Insurance subsidies may be too high or low for some who got coverage
Published on May 19, 2014 at 1:36 PM
More than a million Americans listed incomes on their health insurance applications that differ significantly from those on file with the Internal Revenue Service and therefore may be getting subsidies that are too high or low, The Washington Post says. Other media outlets report that states can decide whether to carry out a key part of the health law's small business exchanges for 2015 and that civil fines of up to $250,000 may be imposed on those who knowingly provide false information to get a subsidy.
The Washington Post: Federal Health-Care Subsidies May Be Too High Or Too Low For More Than 1 Million Americans
The government may be paying incorrect subsidies to more than 1 million Americans for their health plans in the new federal insurance marketplace and has been unable so far to fix the errors, according to internal documents and three people familiar with the situation. The problem means that potentially hundreds of thousands of people are receiving bigger subsidies than they deserve. They are part of a large group of Americans who listed incomes on their insurance applications that differ significantly -; either too low or too high -; from those on file with the Internal Revenue Service, documents show (Goldstein and Somashekhar, 5/16).
The Wall Street Journal: States To Decide On Key Part Of Small-Business Health Exchanges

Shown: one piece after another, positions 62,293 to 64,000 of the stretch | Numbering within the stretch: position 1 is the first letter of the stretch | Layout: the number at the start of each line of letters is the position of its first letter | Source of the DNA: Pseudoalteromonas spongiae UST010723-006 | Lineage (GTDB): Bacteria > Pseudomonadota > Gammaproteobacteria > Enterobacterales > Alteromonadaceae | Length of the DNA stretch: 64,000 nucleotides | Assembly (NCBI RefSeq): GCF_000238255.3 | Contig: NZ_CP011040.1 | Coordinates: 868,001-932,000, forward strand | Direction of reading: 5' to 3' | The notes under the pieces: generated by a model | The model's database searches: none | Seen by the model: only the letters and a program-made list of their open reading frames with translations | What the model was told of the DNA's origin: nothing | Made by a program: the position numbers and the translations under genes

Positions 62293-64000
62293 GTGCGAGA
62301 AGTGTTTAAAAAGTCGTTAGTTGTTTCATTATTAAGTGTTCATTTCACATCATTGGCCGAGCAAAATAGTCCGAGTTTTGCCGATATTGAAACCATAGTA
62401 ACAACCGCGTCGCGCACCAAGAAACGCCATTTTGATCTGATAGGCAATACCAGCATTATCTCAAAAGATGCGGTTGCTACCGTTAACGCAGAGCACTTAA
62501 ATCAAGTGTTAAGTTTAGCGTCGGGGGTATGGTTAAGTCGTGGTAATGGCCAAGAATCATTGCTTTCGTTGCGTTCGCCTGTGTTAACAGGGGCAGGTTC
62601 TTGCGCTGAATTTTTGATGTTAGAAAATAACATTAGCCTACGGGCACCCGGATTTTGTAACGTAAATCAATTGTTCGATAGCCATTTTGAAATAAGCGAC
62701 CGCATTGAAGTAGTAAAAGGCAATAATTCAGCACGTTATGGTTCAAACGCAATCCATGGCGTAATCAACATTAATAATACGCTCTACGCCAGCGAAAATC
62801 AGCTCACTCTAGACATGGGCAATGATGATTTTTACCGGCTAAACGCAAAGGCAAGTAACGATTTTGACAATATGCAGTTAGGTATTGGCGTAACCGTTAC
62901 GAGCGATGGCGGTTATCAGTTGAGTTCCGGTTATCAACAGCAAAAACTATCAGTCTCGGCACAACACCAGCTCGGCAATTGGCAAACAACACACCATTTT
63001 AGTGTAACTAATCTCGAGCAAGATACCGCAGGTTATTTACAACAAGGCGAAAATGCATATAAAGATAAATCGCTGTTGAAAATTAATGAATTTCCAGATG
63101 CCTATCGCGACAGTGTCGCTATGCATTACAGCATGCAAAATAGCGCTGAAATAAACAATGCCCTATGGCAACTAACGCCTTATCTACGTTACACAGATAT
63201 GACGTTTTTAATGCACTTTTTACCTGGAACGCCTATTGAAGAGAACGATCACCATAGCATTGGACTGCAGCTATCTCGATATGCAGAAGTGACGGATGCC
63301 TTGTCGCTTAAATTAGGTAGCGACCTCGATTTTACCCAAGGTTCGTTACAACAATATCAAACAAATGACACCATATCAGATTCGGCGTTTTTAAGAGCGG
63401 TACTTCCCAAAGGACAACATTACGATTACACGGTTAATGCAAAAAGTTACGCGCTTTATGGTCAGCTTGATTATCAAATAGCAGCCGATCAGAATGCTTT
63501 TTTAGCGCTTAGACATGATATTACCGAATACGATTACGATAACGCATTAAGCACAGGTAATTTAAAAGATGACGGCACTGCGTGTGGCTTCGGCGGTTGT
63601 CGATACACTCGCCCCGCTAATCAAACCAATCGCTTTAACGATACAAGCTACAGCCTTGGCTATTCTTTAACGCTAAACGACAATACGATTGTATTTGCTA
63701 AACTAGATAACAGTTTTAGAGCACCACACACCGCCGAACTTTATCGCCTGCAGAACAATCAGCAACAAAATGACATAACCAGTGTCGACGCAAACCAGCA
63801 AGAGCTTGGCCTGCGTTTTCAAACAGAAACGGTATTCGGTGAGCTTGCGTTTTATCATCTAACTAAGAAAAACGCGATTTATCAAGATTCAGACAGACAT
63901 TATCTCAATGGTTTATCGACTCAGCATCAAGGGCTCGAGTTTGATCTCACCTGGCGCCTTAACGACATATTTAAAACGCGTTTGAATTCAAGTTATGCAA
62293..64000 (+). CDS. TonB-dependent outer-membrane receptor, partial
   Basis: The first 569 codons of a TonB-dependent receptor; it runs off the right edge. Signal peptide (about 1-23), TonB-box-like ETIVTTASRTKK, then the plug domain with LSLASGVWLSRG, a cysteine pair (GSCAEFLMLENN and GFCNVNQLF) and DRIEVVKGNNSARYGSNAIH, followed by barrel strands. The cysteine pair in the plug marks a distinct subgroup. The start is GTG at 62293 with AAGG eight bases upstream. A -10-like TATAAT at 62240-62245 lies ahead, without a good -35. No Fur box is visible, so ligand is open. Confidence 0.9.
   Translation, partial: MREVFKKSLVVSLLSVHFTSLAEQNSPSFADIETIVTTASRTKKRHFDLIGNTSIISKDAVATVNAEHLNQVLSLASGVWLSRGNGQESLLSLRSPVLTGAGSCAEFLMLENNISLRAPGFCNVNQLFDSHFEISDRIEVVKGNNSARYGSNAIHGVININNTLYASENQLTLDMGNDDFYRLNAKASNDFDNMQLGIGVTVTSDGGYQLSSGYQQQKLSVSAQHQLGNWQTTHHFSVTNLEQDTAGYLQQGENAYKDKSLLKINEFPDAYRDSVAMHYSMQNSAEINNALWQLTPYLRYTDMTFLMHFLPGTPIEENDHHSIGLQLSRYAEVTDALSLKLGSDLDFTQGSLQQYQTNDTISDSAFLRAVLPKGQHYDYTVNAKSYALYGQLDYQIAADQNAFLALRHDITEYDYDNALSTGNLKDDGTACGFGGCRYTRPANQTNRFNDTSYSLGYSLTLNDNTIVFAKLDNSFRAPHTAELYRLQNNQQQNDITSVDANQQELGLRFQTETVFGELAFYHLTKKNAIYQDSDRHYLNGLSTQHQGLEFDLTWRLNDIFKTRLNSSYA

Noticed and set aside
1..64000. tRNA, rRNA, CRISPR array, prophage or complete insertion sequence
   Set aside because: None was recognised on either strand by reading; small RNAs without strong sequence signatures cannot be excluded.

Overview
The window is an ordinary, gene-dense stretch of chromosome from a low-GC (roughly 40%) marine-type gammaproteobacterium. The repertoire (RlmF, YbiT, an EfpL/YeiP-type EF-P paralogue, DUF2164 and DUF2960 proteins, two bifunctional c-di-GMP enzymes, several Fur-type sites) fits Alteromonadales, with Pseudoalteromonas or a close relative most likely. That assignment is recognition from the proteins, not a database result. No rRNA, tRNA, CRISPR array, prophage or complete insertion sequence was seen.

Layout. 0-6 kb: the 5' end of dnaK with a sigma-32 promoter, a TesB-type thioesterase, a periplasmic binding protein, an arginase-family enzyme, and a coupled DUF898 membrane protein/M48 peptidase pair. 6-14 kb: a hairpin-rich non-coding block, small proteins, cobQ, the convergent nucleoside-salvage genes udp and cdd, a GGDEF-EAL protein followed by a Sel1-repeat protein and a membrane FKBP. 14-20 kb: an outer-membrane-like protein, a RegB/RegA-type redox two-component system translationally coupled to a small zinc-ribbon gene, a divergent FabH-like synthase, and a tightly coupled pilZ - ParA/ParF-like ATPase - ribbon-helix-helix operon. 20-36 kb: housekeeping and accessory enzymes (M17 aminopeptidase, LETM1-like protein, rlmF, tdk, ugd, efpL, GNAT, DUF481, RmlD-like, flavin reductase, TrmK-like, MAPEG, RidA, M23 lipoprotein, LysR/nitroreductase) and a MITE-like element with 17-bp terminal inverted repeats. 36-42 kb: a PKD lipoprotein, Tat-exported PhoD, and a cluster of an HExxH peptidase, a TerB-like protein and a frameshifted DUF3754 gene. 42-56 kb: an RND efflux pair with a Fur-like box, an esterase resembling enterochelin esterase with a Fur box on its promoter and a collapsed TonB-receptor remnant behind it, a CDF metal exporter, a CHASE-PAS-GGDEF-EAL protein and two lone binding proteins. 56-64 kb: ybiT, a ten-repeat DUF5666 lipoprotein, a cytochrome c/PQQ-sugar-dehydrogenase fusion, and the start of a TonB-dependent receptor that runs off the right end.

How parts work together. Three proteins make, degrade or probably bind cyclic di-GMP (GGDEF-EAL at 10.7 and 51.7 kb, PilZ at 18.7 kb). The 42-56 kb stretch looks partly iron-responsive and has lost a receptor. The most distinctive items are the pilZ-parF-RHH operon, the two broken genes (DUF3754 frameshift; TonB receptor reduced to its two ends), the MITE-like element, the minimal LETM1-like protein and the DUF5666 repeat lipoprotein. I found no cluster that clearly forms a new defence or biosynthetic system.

The Obama administration said Friday it would let states decide whether to implement a key part of the health law's small-business exchanges next year, extending an earlier delay. The Department of Health and Human Services said in rules released Friday that it would be up to state insurance commissioners to decide whether employees at small businesses using the health-insurance exchanges could choose from a range of plans or be limited to just one selected by their employer (Radnofsky, 5/16).
The Associated Press: $250K Fine For Lying On Health Insurance Forms
Lying to the federal health insurance man could cost you dearly. The Obama administration Friday spelled out civil fines of up to $250,000 for knowingly and willfully providing false information to get taxpayer-subsidized coverage under the new health care law (5/16).
The Hill: HHS Opens Door To Extra Funds For Insurers
Health insurance companies can count on funds from the government if ObamaCare's risk corridor program does not sufficiently cover losses that are higher than expected this year. This news was published in regulations Friday outlining how the law's health insurance exchanges will operate in 2015 (Viebeck, 5/16).
The Fiscal Times: Senators on Botched Obamacare Websites: You Break It, You Bought It
Republican senators are demanding answers from the Obama administration on the handful of failed state exchange websites that have cost taxpayers literally billions of dollars. Some even say that the states should reimburse the government for the cost of these exchange failures. So far, at least four largely inoperable state websites – in Massachusetts, Maryland, Nevada and Oregon – have cost the federal government $4 billion. That number is expected to rise as the states spend more money to replace or rebuild the bad sites (Ehley, 5/16).
This article was reprinted from kaiserhealthnews.org with permission from the Henry J. Kaiser Family Foundation. Kaiser Health News, an editorially independent news service, is a program of the Kaiser Family Foundation, a nonpartisan health care policy research organization unaffiliated with Kaiser Permanente.